A parade that starts at 4 in the morning? With piccolos? And drums? In winter? Really? Yes, and you’ll be enchanted by the whole thing.
Every year in the city of Basel on the Monday after Ash Wednesday (this year, February 19th), the Morgestraich (“Morning sweep” in Basel dialect) marks the beginning of the three-day Fasnacht festival.
This is said to be the only Protestant carnival in the world. But what Protestants lack in quantity, they make up for in quality. Fasnacht is a kaleidoscopic surreal experience that would be the stuff of nightmares with the enormous scary masks and costumes participants wear, except that a sense of crazy fun envelopes everything thanks to the cheery music being played by the costumed players of piccolos, drums and brass instruments, plus the colourful floats from which creatures fling confetti, candy and fruit.
The festival begins at the aforementioned brutal hour of 4 a.m., but that parade, lit only by the big, beautiful, one-of-a-kind lanterns, is pure magic. All the lights in Old Town are turned off before the lanterns, many with darkly funny political messages, seem to float through the dark streets.
Fasnacht continues for exactly 72 hours. (Yes, you can expect every phase to begin exactly on time.) Fortunately, most of it takes place at more reasonable times of the day.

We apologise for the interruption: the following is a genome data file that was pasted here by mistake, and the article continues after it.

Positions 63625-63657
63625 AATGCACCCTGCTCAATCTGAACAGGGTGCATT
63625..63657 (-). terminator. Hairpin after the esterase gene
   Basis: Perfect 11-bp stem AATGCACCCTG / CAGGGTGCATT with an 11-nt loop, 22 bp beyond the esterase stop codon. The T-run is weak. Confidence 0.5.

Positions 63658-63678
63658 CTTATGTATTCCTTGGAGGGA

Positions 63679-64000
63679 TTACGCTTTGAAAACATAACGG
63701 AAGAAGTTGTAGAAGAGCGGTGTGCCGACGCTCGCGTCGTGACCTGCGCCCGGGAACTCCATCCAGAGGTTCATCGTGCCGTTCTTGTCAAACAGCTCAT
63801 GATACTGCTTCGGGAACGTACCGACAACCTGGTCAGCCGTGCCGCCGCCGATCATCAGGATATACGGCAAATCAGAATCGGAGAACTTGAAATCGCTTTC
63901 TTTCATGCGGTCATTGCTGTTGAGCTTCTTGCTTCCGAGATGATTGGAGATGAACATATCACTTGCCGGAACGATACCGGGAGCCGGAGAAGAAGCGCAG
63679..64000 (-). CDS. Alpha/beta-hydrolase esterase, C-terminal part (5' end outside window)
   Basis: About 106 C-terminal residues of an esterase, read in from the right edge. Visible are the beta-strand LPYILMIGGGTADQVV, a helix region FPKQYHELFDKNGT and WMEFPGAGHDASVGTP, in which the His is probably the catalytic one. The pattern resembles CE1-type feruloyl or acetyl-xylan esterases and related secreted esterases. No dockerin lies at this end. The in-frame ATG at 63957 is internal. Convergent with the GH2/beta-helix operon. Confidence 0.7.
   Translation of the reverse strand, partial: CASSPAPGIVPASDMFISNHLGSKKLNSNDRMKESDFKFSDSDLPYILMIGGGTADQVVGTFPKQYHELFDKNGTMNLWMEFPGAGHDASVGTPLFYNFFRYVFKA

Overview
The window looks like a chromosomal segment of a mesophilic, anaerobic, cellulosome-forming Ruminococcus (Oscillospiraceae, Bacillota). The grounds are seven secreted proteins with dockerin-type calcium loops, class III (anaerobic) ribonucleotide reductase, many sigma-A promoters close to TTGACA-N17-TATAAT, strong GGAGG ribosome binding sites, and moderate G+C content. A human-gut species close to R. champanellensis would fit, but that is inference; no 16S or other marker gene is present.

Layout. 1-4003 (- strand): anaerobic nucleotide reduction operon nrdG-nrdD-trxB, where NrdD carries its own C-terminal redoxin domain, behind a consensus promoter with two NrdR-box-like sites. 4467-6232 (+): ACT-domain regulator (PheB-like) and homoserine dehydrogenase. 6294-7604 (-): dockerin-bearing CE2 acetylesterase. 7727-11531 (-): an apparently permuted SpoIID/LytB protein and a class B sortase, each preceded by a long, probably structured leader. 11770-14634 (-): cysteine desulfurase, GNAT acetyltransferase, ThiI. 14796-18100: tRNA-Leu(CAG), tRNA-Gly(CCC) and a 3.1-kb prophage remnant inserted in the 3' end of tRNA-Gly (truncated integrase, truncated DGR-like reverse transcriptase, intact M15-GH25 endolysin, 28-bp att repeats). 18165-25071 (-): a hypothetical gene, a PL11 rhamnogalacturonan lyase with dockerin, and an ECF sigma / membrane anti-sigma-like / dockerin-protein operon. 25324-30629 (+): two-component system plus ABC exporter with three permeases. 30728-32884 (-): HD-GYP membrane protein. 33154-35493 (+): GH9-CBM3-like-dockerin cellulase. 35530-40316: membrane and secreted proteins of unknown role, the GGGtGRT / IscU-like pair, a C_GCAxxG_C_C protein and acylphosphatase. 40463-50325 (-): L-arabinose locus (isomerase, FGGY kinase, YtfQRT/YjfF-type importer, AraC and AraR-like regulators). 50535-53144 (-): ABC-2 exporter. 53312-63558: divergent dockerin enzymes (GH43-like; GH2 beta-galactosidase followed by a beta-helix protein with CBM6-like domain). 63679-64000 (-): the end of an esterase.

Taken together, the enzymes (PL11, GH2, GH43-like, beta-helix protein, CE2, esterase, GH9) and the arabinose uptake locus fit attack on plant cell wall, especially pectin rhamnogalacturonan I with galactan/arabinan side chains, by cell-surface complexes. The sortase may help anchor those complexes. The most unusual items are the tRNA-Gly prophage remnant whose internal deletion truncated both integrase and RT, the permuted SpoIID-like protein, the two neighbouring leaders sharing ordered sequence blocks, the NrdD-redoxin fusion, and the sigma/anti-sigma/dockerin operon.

Grand, crazy parades take place both Monday and Wednesday afternoons. There are wandering drum-and-fife groups on the side streets, plus an evening concert of brass bands, plus satirist poets who appear here and there on a corner or by the bar to distribute their diatribes on coloured paper, and speak and sing their sardonic poems. Participant groups may be dressed in anything from screaming monkey masks or pineapple helmets to colour-coordinated bathrobes.
There’s food and drink everywhere, at sidewalk kiosks, cafés, bars and restaurants, all of them serving traditional hearty cold-weather fare like rösti with pork and mushrooms in cream sauce. Or sausages with a hunk of bread and mustard. Or mehlsuppe, a traditional soup made from beef broth, flour, onions and salt, which tastes pretty much how it sounds, so you may want to wash it all down with cold beer or hot mulled wine.
Basel’s Fasnacht dates from the 14th century. Legend says that a row between citizens and noblemen at a jousting tournament ended with four of the nobles dead. Retribution fell with the beheading of 12 citizens and Emperor Charles IV declaring Basel a banned city. So of course, the Basel citizenry said, “Let’s have a festival to commemorate this auspicious day!”
Fasnacht is hugely popular in Switzerland and bordering France and Germany. Tens-of-thousands of visitors come each year. Some of them return year after year. Maybe you will become one of them.
By Bill Harby
When: Starts at 4am on 19 February 2018 and runs for 72 hours.
Website: Festival website (in English)